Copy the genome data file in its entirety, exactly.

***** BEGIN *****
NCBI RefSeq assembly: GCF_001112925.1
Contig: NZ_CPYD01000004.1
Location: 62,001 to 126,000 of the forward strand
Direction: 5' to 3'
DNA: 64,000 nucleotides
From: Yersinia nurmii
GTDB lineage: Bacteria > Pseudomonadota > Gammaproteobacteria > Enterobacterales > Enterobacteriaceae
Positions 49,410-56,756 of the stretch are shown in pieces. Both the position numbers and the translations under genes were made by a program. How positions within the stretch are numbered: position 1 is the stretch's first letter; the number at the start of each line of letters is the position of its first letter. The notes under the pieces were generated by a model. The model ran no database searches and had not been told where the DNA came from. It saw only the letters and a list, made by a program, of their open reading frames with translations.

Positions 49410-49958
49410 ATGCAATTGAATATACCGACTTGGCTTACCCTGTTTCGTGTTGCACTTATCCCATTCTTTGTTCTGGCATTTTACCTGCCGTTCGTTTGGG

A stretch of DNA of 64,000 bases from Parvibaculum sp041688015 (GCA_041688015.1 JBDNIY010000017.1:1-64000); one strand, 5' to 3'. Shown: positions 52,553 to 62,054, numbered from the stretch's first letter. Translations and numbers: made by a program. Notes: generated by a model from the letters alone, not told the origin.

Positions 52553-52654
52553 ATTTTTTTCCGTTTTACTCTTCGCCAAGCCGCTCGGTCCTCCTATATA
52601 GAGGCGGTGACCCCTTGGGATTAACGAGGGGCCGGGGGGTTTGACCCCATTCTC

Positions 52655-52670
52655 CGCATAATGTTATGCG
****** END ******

NCBI RefSeq assembly: GCF_001112925.1
Contig: NZ_CPYD01000004.1
Location: 62,001 to 126,000 of the forward strand
Direction: 5' to 3'
DNA: 64,000 nucleotides
From: Yersinia nurmii
GTDB lineage: Bacteria > Pseudomonadota > Gammaproteobacteria > Enterobacterales > Enterobacteriaceae
Positions 49,410-56,756 of the stretch are shown in pieces. Both the position numbers and the translations under genes were made by a program. How positions within the stretch are numbered: position 1 is the stretch's first letter; the number at the start of each line of letters is the position of its first letter. The notes under the pieces were generated by a model. The model ran no database searches and had not been told where the DNA came from. It saw only the letters and a list, made by a program, of their open reading frames with translations.

Positions 49410-49958
49410 ATGCAATTGAATATACCGACTTGGCTTACCCTGTTTCGTGTTGCACTTATCCCATTCTTTGTTCTGGCATTTTACCTGCCGTTCGTTTGGG

A stretch of DNA of 64,000 bases from Parvibaculum sp041688015 (GCA_041688015.1 JBDNIY010000017.1:1-64000); one strand, 5' to 3'. Shown: positions 52,553 to 62,054, numbered from the stretch's first letter. Translations and numbers: made by a program. Notes: generated by a model from the letters alone, not told the origin.

Positions 52553-52654
52553 ATTTTTTTCCGTTTTACTCTTCGCCAAGCCGCTCGGTCCTCCTATATA
52601 GAGGCGGTGACCCCTTGGGATTAACGAGGGGCCGGGGGGTTTGACCCCATTCTC

Positions 52655-52670
52655 CGCATAATGTTATGCG